Another way of putting differentiability, opposed to the one you put, is that $\displaystyle f'$ exists at $\displaystyle x_0$ if

$\displaystyle \displaystyle\lim_{x\to x_0}\frac{f(x)-f(x_0)}{x-x_0}$

exists. Now, for

*our* $\displaystyle f$ evidently it is differentiable for $\displaystyle x\ne 0$ and at $\displaystyle x=0$ we see that

$\displaystyle \displaystyle \lim_{x\to0}\frac{f(x)-f(0)}{x-0}=\frac{e^{\frac{-1}{x^2}}-0}{x}=\lim_{x\to0}\frac{1}{x}e^{\frac{-1}{x^2}}=0$

And thus $\displaystyle f'(0)$ exists and equals zero. Thus,

$\displaystyle f'(x)=\begin{cases}\frac{2}{x^3}e^{\frac{-1}{x^2}} & \mbox{if}\quad x\ne0\\ 0 & \mbox{if}\quad x=0\end{cases}$

So, it's clear that $\displaystyle f''$ exists for $\displaystyle x\ne0$ and we see that

$\displaystyle \displaystyle \lim_{x\to0}\frac{f'(x)-f'(0)}{x-0}=\lim_{x\to0}\frac{\frac{2}{x^3}e^{\frac{-1}{x^2}}-0}{x}=\lim_{x\to0}\frac{2}{x^4}e^{\frac{-1}{x^2}}=0$

and thus $\displaystyle f''(0)$ exists and equals zero. So,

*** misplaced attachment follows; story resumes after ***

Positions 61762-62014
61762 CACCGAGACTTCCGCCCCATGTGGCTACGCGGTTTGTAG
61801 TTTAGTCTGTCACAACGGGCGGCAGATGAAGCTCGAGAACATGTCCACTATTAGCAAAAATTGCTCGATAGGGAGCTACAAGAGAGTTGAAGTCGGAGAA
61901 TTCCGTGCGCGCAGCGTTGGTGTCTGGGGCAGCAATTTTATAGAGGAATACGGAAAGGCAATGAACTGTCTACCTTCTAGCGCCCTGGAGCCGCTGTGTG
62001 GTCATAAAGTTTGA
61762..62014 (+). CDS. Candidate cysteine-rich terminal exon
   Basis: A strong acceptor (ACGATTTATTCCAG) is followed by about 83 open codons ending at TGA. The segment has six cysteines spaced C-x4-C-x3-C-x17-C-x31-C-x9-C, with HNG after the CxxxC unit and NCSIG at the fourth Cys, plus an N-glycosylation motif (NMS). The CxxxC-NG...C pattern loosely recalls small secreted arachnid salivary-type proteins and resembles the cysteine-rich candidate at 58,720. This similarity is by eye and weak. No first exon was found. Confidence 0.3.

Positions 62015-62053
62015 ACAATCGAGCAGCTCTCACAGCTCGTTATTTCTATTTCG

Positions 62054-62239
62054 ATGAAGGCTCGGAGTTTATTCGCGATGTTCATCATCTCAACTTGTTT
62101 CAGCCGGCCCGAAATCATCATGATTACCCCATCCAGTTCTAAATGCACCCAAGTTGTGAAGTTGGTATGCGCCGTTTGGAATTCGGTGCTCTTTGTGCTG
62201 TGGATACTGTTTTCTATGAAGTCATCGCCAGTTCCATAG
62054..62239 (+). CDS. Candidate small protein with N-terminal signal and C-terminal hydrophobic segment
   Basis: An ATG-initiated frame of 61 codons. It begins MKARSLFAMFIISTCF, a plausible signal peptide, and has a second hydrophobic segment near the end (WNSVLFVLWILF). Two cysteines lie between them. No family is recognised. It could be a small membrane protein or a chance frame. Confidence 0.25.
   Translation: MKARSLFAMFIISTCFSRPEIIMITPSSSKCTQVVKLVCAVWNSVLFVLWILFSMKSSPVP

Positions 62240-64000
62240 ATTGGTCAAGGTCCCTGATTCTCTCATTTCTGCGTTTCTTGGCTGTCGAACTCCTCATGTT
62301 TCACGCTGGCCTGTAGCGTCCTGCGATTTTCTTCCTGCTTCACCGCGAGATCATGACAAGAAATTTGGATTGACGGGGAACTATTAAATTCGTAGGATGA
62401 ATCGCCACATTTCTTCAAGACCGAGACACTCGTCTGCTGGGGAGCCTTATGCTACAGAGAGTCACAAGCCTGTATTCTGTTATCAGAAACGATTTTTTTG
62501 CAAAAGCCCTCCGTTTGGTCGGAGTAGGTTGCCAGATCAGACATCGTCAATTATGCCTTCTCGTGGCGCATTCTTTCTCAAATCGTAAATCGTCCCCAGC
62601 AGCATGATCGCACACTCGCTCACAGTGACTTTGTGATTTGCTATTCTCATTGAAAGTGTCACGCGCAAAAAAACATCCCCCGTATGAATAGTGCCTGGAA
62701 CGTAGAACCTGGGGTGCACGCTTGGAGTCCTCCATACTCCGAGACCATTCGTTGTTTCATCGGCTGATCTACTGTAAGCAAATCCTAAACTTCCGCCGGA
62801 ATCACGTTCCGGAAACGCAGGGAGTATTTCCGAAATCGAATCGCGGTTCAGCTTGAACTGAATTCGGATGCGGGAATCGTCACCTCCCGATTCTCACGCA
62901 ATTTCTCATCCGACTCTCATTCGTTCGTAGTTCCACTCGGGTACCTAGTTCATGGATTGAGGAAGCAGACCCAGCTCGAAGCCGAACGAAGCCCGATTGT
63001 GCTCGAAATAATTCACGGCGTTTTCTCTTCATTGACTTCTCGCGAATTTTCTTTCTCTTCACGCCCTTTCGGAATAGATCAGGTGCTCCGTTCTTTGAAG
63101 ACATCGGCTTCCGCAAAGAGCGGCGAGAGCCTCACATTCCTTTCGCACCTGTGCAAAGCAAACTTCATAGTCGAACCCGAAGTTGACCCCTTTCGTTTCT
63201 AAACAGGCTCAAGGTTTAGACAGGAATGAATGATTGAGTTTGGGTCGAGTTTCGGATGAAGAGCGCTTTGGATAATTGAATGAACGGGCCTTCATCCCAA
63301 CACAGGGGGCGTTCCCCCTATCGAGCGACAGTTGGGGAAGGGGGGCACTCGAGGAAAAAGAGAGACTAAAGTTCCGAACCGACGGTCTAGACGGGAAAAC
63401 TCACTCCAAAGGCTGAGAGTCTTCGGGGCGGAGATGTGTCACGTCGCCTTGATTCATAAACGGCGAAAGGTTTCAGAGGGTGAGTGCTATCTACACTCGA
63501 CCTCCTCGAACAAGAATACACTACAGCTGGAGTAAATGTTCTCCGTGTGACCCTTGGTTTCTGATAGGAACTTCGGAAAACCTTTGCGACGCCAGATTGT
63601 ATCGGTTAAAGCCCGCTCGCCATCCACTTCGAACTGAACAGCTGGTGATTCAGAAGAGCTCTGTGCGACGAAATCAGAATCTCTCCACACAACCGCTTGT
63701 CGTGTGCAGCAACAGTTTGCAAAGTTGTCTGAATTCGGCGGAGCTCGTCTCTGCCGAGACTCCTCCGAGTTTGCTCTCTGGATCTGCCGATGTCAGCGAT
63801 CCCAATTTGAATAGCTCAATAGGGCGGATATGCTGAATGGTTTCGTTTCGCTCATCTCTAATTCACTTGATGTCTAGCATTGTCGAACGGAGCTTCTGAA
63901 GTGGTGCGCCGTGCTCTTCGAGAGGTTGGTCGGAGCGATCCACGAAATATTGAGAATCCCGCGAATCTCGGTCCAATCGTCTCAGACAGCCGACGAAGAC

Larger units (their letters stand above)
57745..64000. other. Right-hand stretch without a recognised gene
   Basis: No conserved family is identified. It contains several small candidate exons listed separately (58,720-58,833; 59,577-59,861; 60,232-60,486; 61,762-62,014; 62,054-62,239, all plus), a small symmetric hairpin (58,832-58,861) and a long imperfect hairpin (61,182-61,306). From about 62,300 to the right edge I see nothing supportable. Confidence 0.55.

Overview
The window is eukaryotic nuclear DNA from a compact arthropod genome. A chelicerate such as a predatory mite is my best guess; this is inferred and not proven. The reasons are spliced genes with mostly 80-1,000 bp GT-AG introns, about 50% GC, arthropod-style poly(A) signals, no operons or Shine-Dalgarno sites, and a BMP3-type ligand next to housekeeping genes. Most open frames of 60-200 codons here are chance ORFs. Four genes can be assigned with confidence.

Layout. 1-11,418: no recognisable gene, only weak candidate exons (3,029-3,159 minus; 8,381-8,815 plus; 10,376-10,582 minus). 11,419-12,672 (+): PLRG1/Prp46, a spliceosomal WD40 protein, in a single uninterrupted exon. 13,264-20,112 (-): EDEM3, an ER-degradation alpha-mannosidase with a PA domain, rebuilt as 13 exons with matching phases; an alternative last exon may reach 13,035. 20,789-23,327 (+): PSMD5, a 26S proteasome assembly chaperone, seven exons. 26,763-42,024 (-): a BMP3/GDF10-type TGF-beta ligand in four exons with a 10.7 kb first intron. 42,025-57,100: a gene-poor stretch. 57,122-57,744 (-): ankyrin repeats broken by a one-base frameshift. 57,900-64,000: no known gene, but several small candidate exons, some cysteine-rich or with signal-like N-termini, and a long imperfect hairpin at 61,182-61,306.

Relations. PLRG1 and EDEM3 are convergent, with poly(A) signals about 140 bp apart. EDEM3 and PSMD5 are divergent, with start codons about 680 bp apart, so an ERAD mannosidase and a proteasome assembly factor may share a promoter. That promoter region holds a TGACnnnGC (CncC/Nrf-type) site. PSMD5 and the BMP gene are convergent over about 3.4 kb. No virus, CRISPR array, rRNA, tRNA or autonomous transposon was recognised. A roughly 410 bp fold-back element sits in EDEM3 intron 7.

$\displaystyle f''(x)=\begin{cases}e^{\frac{1}{x^2}}\left(\frac{4 }{x^6}-\frac{6}{x^4}\right) & \mbox{if}\quad x\ne0\\ 0 & \mbox{if}\quad x=0\end{cases}$

From here we can proceed by induction. Namely, assume that $\displaystyle f^{(n)}(x)$ exists for all $\displaystyle x$. Then, show, by induction that

$\displaystyle f^{(n)}(x)=\begin{cases}p\left(\frac{1}{x}\right)e ^{\frac{-1}{x^2}} & \mbox{if}\quad x\ne 0\\ 0 & \mbox{if}\quad x=0\end{cases}$

And thus showing that $\displaystyle f^{(n+1)}(0)$ exists (since clearly $\displaystyle f$ is $\displaystyle n+1$ times differentiable for $\displaystyle x\ne0$) reduces to showing that

$\displaystyle \displaystyle \lim_{x\to0}\frac{f^{(n)}(x)-f^{(n)}(0)}{x-0}=\lim_{x\to0}\frac{p\left(\frac{1}{x}\right)e^{\ frac{-1}{x^2}}-0}{x}=\lim_{x\to0}\frac{1}{x}p\left(\frac{1}{x}\ri ght)e^{\frac{-1}{x^2}}$

exists and, in fact equals zero. Thus it follows by induction that $\displaystyle f$ has derivatives of all orders.

*Remark:* This shows that being $\displaystyle C^{\infty}$ does not imply real analyticity since this $\displaystyle f$ is infinitely differentiable at $\displaystyle 0$ but for any $\displaystyle I$ around $\displaystyle 0$ we have that $\displaystyle \displaystyle \sum_{n=0}^{\infty}\frac{f^{(n)}(0)x^n}{n!}=\sum_{ n=0}^{\infty}\frac{0x^n}{n!}=0$. Thus, the Taylor series at $\displaystyle 0$ of $\displaystyle f$ does not agree with $\displaystyle f$ on any open interval around $\displaystyle 0$